5. "Endelave" - as a bonus Etcetera included very nice 11+ minutes mini-epic full of gorgeous acoustic guitar melodies & background synthesizer/pipe organs. Together with Frank's warm vocals (or maybe it's Michael?) first 4 minutes sound almost like country music. However after this section music speed-up the tempo and becomes more aggressive. We can listen to some great Hammond organ, hard edged electric guitar and high-pitched Minimoog solos. After that tempo slows down again and we can hear charming flute melodies. Wonderful staff full of tempo & signatures changes which will sure please all prog-rock fanatics out there! Just like it pleased me :-).

To close this review I can only say few things: don't be discourage by almost complete lack of internet reviews of this debut album. It's hard to find, obscure disk which is more a semi-professional demo than a full-blown official release but I can assure you that you really need it if you're serious symphonic prog aficionado. While 2 live recordings here don't have perfect quality, 3 studio epics will surely please your ears. Whole Etcetera's discography is interesting, so if you like more experimental (KC meets Gentle Giant with a spoon of VDGG) approach you can immediately go and check their "Fin de Siecle" & "Tales of Ardour & Deceit" albums, but if you like good-old melodic symphonic/art rock with melodic guitar & wild organ/piano battles - "The Difficult Second" and especially just reviewed "Etcetera" disk should be your pick.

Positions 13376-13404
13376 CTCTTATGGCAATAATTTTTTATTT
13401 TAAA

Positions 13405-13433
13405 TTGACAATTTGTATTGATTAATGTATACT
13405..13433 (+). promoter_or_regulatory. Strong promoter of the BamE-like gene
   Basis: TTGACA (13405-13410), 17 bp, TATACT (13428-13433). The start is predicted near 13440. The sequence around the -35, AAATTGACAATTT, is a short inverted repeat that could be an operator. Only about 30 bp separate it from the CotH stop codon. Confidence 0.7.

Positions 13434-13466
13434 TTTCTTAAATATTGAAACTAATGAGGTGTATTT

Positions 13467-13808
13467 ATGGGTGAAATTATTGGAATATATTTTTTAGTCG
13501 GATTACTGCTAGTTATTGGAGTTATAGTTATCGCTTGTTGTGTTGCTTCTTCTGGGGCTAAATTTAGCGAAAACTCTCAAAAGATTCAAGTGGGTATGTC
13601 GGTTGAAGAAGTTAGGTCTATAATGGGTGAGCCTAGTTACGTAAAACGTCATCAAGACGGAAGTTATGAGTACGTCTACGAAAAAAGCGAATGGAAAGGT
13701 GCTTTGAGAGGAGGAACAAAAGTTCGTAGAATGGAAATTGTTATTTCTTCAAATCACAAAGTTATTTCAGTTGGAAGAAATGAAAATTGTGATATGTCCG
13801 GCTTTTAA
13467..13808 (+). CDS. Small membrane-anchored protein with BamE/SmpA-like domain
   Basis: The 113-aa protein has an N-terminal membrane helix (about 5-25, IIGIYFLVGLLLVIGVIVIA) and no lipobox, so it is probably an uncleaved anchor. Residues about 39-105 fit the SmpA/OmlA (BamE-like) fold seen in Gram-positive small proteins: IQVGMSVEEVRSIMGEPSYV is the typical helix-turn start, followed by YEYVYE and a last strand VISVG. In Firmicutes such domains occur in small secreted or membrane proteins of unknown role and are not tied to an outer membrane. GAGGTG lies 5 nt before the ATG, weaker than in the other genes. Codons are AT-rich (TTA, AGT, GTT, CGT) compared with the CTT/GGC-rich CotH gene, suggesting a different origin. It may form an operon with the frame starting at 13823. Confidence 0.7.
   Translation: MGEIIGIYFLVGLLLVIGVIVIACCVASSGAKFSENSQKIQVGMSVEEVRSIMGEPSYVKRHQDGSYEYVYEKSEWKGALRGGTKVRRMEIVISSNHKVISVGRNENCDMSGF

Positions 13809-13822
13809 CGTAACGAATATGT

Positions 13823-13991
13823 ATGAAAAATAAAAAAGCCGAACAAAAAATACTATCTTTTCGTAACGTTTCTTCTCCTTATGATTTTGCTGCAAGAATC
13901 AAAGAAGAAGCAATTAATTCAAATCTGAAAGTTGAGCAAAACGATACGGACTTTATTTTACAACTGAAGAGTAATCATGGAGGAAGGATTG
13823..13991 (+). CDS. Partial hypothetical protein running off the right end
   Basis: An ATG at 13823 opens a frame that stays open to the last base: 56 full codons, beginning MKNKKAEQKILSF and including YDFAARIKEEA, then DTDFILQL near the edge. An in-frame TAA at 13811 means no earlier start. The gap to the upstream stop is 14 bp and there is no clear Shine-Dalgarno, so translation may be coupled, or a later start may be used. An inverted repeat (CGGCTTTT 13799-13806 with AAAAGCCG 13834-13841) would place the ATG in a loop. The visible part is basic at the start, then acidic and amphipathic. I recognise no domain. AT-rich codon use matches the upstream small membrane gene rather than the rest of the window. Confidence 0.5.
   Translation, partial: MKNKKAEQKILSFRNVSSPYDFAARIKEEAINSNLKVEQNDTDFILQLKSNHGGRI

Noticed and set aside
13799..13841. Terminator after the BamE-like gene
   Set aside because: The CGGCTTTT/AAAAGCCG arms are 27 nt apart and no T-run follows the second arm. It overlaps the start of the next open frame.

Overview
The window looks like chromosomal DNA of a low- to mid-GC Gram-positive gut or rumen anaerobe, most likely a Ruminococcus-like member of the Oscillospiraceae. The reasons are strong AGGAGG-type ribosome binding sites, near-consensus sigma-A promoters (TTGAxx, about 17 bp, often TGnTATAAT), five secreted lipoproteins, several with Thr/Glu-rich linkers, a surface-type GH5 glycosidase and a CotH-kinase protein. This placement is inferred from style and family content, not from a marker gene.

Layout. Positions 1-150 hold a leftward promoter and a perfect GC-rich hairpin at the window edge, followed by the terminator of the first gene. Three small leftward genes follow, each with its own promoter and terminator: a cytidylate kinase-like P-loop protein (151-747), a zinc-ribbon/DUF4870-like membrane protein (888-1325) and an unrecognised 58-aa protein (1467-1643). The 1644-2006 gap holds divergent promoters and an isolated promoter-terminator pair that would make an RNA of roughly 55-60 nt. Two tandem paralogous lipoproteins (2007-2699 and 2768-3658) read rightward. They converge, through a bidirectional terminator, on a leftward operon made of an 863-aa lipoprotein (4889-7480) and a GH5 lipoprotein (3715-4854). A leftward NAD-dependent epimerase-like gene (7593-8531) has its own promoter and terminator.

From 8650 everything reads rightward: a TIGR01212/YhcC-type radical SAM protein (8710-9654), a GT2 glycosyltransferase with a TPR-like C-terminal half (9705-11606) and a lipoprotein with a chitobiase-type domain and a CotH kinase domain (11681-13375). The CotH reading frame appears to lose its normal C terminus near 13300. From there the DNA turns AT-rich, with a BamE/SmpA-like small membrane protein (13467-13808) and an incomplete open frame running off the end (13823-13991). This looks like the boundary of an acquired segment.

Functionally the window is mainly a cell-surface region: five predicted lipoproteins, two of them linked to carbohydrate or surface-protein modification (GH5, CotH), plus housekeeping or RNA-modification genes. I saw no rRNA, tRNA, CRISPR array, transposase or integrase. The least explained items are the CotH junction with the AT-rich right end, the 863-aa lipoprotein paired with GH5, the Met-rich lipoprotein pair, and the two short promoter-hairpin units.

4 sold stars from ozzy_tom

Review by apps79
SPECIAL COLLABORATOR Honorary Collaborator
3 stars Unknown band from Denmark, set up in Aaarhus by a bunch of school friends during the summer of 1986, led by multi-instrumentalist Frank Carvalho and drummer Johnnie McCoy.They originally started as a quintet to be reduced in the duo of Carvalho and McCoy only a year later.However during a very short period the two musicians recorded a pair of demo tapes, between late-87' and the dawn of 88'.Three tracks were collected by Carvalho along with a pair of other recordings and were released 10 years later as the band's self-titled debut.